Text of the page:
[Python-Dev] Re: Adding .decode() method to Unicode

Guido van Rossum guido@digicool.com
Wed, 13 Jun 2001 10:41:37 -0400

Wow, this almost looks like a real flamefest.  ("Flame" being defined
as the presence of metacomments.)

(In the following, s is an 8-bit string, u is a Unicode string, and e
is an encoding name.)

The original design of the encode() methods of string and Unicode
objects (in 2.0 and 2.1) is asymmetric, and clearly geared towards
Unicode codecs only: to decode an 8-bit string you *have* to use
unicode(s, encoding) while to encode a Unicode string into a specific
8-bit encoding you *have* to use u.encode(e).  8-bit strings also have
an encode() method: s.encode(e) is the same as unicode(s).encode(e).
(This is useful since code that expects Unicode strings should also
work when it is passed ASCII-encoded 8-bit strings.)

I'd say there's no need for s.decode(e), since this can already be
done with unicode(s, e) -- and to me that API looks better since it
clearly states that the result is Unicode.

We *could* have designed the encoding API similarly: str(u, e) is
available, symmetric with unicode(s, e), and a logical extension of
str(u) which uses the default encoding.  But I accept the argument
that u.encode(e) is better because it emphasizes the encoding action,
and because it means no API changes to str().

I guess what I'm saying here is that 'str' does not give enough of a
clue that an encoding action is going on, while 'unicode' *does* give
a clue that a decoding action is being done: as soon as you read
"Unicode" you think "Mmm, encodings..." -- but "str" is pretty
neutral, so u.encode(e) is needed to give a clue.

Marc-Andre proposes (and has partially checked in) changes that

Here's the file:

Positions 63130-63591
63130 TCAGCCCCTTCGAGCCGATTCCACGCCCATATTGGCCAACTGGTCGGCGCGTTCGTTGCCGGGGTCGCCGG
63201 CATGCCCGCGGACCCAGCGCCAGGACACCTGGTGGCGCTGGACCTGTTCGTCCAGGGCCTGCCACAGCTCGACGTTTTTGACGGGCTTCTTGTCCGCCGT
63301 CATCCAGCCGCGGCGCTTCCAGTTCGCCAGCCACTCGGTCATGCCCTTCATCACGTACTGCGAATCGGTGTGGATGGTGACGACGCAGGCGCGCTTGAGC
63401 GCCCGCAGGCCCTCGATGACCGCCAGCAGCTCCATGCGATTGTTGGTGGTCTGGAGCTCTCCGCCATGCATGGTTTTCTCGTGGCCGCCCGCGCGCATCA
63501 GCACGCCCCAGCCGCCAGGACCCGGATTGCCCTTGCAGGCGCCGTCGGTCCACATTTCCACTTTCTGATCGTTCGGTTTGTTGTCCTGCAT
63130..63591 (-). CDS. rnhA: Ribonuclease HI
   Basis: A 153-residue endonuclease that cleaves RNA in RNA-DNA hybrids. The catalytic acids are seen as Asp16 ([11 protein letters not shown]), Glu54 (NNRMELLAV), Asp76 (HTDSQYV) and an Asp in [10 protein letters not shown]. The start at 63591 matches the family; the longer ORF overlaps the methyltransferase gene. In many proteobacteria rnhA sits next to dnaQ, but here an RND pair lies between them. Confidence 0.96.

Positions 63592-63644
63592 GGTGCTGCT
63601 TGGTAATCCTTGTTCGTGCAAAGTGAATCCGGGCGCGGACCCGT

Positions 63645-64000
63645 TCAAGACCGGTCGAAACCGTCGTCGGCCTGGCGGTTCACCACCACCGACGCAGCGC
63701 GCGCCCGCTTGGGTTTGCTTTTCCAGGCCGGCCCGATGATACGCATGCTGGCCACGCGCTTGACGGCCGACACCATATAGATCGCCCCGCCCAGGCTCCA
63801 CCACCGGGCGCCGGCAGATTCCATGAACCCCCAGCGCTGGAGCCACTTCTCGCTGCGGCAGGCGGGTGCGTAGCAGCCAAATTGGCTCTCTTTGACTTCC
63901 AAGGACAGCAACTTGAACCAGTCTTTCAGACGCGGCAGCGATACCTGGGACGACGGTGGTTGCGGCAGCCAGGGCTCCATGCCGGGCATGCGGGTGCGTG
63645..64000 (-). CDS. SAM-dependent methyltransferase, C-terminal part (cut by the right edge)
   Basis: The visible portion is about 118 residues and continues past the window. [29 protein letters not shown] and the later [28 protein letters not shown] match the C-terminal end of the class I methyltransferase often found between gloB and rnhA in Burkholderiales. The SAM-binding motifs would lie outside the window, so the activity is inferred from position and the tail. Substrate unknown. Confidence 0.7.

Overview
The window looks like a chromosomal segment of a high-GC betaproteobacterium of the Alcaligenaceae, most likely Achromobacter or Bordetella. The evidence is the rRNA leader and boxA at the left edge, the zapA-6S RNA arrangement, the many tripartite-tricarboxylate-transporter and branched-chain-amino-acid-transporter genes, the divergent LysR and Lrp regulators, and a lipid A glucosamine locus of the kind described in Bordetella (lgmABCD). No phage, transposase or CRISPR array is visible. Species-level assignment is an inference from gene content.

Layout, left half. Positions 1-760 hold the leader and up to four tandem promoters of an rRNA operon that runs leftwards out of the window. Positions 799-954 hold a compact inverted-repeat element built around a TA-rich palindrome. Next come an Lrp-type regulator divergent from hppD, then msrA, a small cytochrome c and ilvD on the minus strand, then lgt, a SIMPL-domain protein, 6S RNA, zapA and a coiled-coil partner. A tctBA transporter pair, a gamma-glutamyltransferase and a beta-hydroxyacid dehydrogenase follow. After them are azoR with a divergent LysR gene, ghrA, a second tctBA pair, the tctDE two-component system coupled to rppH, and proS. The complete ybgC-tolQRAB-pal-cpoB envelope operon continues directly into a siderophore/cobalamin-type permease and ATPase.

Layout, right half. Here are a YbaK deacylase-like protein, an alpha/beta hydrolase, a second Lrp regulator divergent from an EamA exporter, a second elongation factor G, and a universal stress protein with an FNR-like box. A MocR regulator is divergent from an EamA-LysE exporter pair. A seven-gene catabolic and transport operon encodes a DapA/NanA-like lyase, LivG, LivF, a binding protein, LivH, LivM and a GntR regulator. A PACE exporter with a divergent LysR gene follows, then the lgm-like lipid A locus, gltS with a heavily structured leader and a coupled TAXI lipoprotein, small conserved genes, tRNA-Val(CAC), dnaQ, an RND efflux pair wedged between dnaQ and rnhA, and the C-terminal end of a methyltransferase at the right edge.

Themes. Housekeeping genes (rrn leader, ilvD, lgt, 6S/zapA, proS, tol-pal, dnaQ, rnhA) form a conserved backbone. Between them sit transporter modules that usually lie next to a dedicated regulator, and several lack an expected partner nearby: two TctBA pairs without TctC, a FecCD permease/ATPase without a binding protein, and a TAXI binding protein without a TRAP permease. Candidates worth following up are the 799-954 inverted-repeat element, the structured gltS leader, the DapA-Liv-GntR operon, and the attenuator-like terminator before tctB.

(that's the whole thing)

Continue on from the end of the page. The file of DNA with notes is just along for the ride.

stretch the meaning of the encode() method, and add a decode() method,
to be basically interfaces to anything you can do with the codecs
module.  The return type of encode() and decode() is now determined by
the codec (formerly, encode() always returned an 8-bit string).  Some
new codecs have been added that do things like gzip and base64.

Initially, I liked this, and even contributed a codec.

But questions keep coming up.

What is the problem being solved?

True, the codecs module has a clumsy interface if you just want to
invoke a codec on some data.  But that can easily be remedied by
adding convenience functions encode() and decode() to codecs.py --
which would have the added advantage that it would work for other
datatypes that support the buffer interface,
e.g. codecs.encode(myPILobject, "base64").

True, the "codec" pattern can be used for other encodings than
Unicode.  But it seems to me that the entire codecs architecture is
rather strongly geared towards en/decoding Unicode, and it's not clear
how well other codecs fit in this pattern (e.g. I noticed that all the
non-Unicode codecs ignore the error handling parameter or assert that
it is set to 'strict').

Is it really right that x.encode("gzip") and x.encode("utf-8") look
similar, while the former requires an 8-bit string and the latter only
makes sense if x is a Unicode string?

Another (minor) issue is that Unicode encoding names are an IANA
namespace.  Is it wise to add our own names to this?

I'm not forcing a decision here, but I do ask that we consider these
issues before forging ahead with what might be a mistake.  A PEP would
be most helpful to focus the discussion.

--Guido van Rossum (home page: http://www.python.org/~guido/)